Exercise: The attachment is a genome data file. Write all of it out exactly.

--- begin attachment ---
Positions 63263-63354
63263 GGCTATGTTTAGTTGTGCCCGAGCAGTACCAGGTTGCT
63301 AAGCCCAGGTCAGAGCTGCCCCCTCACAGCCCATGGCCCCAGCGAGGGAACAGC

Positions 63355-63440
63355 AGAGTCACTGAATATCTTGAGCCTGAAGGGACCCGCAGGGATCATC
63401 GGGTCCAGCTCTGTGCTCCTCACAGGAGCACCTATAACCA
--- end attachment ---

Positions 63263-63354
63263 GGCTATGTTTAGTTGTGCCCGAGCAGTACCAGGTTGCT
63301 AAGCCCAGGTCAGAGCTGCCCCCTCACAGCCCATGGCCCCAGCGAGGGAACAGC

Positions 63355-63440
63355 AGAGTCACTGAATATCTTGAGCCTGAAGGGACCCGCAGGGATCATC
63401 GGGTCCAGCTCTGTGCTCCTCACAGGAGCACCTATAACCA